The problem scientists face. Oh contrare, Mr. Dawkins

 I cringe when I hear people say “evolution is just a “theory.” There is a clear misunderstanding of what “theory” means among many. In every day life, we consider a theory as nothing more than an idea, a guess, but that’s not at all what is meant by “the theory of evolution.” This is a scientific theory, which is FAR more than just a hunch. It is something that can be tested, something from which empirical data can be populated. Gravity is still explained by Newton’s theory of gravity, but no one says “it’s just a theory.”

The reason I cringe is because, personally, I believe in intelligent design, and when others who believe the same make the theory comment it only makes us look dumb, which doesn’t help the cause.

Richard Dawkins, the last man interviewed in the documentary, has been quoted as saying “… religion is an excuse not to search for answers.” For me, it certainly is not. I believe that metaphysics, the supernatural, in a word, God, is the next frontier of science, and searching for answers about our natural world without God as a possibility is an excuse for steering clear of a really big problem for science, which is how to “quantify” the unquantifiable, how to put into perspective something that we are, as individuals, smaller than. We can’t see Earth without being outside of it, so it is highly plausible that we have no proof of God simply because we can’t get beyond the moon, much less the universe, which God created, and is necessarily “bigger” than it. (an as of yet untestable hypothesis. Or so I’ve read) 

This is an analogy, of course. I don’t pretend to know how to go about the search for proof of God. The analogy hopefully puts the problem into perspective, though. And this seems to be the inherent problem that most scientists face. It must be both a humbling and scary thought to consider the fact that there are questions that may never be answered when, in science, every day is a possibility for a new discovery.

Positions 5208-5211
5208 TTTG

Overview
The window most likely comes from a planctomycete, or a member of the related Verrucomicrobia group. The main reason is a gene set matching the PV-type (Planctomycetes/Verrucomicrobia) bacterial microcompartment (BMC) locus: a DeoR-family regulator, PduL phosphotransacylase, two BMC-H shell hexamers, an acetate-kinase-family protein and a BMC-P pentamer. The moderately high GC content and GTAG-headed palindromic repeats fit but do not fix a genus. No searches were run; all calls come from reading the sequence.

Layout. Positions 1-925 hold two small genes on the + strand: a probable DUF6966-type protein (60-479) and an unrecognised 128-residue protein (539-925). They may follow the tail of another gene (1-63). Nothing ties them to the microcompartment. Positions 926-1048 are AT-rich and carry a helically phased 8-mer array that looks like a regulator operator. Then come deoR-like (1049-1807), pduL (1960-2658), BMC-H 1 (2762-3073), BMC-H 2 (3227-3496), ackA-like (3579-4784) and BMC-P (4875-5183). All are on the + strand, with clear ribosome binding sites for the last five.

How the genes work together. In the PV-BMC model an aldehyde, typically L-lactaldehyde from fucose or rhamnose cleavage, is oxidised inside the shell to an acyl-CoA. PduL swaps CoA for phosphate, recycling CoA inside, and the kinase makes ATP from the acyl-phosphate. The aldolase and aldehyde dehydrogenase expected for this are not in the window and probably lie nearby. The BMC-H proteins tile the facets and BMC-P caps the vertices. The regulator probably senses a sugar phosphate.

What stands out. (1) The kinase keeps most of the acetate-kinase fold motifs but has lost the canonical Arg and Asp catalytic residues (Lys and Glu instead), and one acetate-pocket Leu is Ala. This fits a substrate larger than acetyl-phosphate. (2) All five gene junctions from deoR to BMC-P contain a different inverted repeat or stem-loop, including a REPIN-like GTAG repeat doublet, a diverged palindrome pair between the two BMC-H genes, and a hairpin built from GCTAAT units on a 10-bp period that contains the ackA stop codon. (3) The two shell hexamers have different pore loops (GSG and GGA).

The thing is, evolution is, practically speaking, fact. Evolution, however, is defined as “change over time.” This much is apparantly observable through fossile records-hard to argue against that. The age of the Earth has been measured through carbon dating-hard to argue that, too. But what the theory of evolution doesn’t explain is how it all began, thus, I don’t see why there’s such a heated argument between creationists and evolutionists. What the scientists are fighting against isn’t as clearly intelligent design as it is against religion and how the bible describes the “beginning.” Science has pretty handily disproven that, at the very least, a literal interpretation of it is quite silly.

So, we see the pendulum swing back (obeying the law of inertia, thus not swinging as far as it origionally went) and now, instead of science being the underdog, religion has become the dirty word. But, fortunately, the religious aren’t being murdered or deported for their beliefs, as was often the case with early scientists. They only lose their jobs. Not so bad, all things considered.

On a parting note, I also think it’s short sighted to say that we will never agree on this issue. At one time, only around 500 years ago, EVERYONE agreed on it, so I don’t think it’s inconceivable that we could do so again with a far greater understanding of where, (how, and why) we came from.

One Response to “The problem scientists face. Oh contrare, Mr. Dawkins”
  1. I think you bring up a good point here in that evolution does not and is not meant to explain the origin of life; that falls more under the realm of abiogenesis and things like the RNA world hypothesis. A lot of ID/creationists though tend to assume that because evolution does not explain the beginning, the entire theory must be wrong. I hate to say this but I think it’s definitely true that creationist/ID groups tend to be a lot less educated on average. Somehow, we have to convince thee people to gives science a chance.


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